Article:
We added another hen to our flock, a cull from another flock across town. This one is also a golden-laced Wyandott but she is altogether darker than Violet; we’ve named her Dahlia (which we liked better then Waffle, her previous name). All of our “flowers” are prospering, still enjoying daily run of the backyard, grass, worms, bugs, seeds, and household leftovers. In return, a clutch of eggs for the house, and companionship. There’s nothing like a chicken looking in the door at you and asking for food to make you feel wanted.
I had been making crafty gifts to sell at Sunday’s craft fair at Temple Israel, and so looking forward to it, but I caught Fabienne’s cold and am still in the middle. Since the sale is tomorrow, I would have spent today baking and labeling, but instead I’m drinking tea in my bathrobe and reading old National Geographics and wishing I could bake and label. Oh, well. Clearly the Universe is telling me to chill out. So I chill.
I’m not much for television, but I did watch a little Food Network yesterday and mildly enjoyed Paula Deen and Rachel Ray and Giada de Laurentiis. I think I liked Giada the most and Rachel the least — but cooking is fun and it’s nice to watch masters (mistresses) at work. I wish they’d say “I’m gonna compost this” and that they’d use the “unpretty” parts of vegetables — I saw Giada throw away half of some scallions that were perfectly usable — they could have a stock pot for vegetable bits or a compost bucket somewhere, but nope, not very green, any of it. Rachel Ray was serving veal, which I have never eaten and never will, and a truckload of garlic, which I don’t eat too much. Paula was very entertaining and I loved her homey accent and cheerful count of how many sticks of butter she had used thus far, but I couldn’t eat like that and I don’t think anyone should, really. Talk about gilding the lily.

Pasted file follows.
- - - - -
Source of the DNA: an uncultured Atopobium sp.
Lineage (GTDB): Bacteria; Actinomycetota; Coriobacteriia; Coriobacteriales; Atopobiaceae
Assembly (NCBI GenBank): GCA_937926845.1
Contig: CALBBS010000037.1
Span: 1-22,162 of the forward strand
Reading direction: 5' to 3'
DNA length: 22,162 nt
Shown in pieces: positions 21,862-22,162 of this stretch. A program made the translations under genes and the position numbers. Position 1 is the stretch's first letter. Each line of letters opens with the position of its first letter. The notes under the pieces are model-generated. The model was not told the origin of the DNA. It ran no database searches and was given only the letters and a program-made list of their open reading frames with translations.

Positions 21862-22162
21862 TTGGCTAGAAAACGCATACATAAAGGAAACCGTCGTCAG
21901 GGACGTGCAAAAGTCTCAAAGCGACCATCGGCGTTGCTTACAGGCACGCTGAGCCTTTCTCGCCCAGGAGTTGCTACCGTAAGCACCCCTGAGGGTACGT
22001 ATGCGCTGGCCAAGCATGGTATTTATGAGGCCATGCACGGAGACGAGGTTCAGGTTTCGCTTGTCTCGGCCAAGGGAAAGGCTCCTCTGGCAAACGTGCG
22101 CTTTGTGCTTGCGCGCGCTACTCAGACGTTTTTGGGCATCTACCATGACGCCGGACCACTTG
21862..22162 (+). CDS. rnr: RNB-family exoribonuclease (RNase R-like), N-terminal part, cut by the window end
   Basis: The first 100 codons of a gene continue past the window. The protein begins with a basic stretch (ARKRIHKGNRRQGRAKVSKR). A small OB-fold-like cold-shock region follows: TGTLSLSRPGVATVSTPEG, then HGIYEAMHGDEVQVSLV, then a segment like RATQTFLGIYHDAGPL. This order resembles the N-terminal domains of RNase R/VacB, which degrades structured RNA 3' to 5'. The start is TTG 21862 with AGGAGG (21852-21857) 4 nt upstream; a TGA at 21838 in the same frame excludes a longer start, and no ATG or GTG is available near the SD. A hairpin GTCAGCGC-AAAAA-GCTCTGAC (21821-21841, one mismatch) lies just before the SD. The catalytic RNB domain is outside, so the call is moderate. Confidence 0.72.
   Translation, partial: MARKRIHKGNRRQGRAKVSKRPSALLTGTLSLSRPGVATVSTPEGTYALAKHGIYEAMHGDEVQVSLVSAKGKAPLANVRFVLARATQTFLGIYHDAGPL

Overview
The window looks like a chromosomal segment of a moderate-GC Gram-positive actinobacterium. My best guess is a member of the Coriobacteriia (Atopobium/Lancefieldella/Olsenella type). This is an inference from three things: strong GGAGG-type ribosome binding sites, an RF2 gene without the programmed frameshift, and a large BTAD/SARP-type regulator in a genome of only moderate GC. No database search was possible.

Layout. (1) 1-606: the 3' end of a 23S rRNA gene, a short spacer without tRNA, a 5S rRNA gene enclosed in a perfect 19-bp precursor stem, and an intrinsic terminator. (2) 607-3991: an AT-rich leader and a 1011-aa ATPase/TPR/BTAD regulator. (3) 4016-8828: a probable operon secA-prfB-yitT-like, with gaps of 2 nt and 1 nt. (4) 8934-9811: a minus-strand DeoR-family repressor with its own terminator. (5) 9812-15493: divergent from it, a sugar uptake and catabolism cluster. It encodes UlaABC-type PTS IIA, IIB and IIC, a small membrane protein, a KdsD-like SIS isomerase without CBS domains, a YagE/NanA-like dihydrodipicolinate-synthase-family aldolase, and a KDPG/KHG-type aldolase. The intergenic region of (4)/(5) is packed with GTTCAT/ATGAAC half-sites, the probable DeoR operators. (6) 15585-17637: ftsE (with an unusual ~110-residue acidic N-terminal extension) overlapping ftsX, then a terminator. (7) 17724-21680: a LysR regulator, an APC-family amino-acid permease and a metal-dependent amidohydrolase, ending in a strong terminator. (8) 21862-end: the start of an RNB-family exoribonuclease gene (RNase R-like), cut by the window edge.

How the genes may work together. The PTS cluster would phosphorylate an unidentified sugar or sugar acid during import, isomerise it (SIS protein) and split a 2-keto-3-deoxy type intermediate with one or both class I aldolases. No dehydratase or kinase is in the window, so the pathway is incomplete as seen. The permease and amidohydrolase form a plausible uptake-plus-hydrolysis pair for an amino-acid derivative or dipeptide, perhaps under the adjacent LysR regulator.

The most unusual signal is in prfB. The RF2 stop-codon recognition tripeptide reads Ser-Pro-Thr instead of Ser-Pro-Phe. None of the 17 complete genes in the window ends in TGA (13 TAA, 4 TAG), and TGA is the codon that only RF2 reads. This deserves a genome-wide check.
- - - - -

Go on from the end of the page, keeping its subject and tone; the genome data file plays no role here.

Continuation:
So there’s my assessment of the only daytime TV I could stand to watch — aside from a little PBS international news. That was also instructive — to remind me how many people there are in the world, and those on the edge of poverty don’t give a rat’s ass about composting or recycling; they just want to get by. It is terribly alarming, actually, looking at numbers in China and India, where people who drove rickshaws and bicycles now drive cars that need gas and spew exhaust — the smog, pollution, toxins, fuel consumption and other issues are just frightening. And then I go get into my car and tool around town buying stuff and playing chauffeur, and how is that any different? It isn’t.
So many troubles in the world. [deep sigh]
I’m not the sickest I’ve ever been — the Swine Flu 18 months ago was the worst — but when I have a snootly-sneezy cold, I ought not to be in the kitchen handling food. On the counter is a bowl of tomatoes asking to be made into sauce, and a bag of apples that really want to become a pie, a cake and some muffins. I hear their little voices calling me, and I can’t answer — wait a few days, I think, but the fruit flies race for another meal, and pretty soon it will all end as chicken feed. So I feel a little sense of urgency to recuperate. And I would have liked to have done that craft fair, dang it, because I have the stuff to sell, and that was gonna be our Christmas budget, and instead we’ll have to reach deeper and find more pennies and resources. Disappointing, to say the least, and the table fee is non-refundable.
Well, that’s the way of it sometimes. Happy weekend to you, and start thinking about Thanksgiving and Christmas and how to stay warm and be jolly. If jolly’s what you do.
Julia Park Tracey is an award-winning journalist, author, and blogger. She is the author of "Veronika Layne Gets the Scoop" and "Veronika Layne Has a Nose for News" (rep'd by Booktrope). She is the Poet Laureate of Alameda, California. She's also the conservatrix of The Doris Diaries, the diaries of her great-aunt Doris Bailey Murphy. Her articles have appeared in Thrillist, Quill, Paste, San Francisco Chronicle, and in many magazines; her latest poetry appears in The East Bay Literary review.
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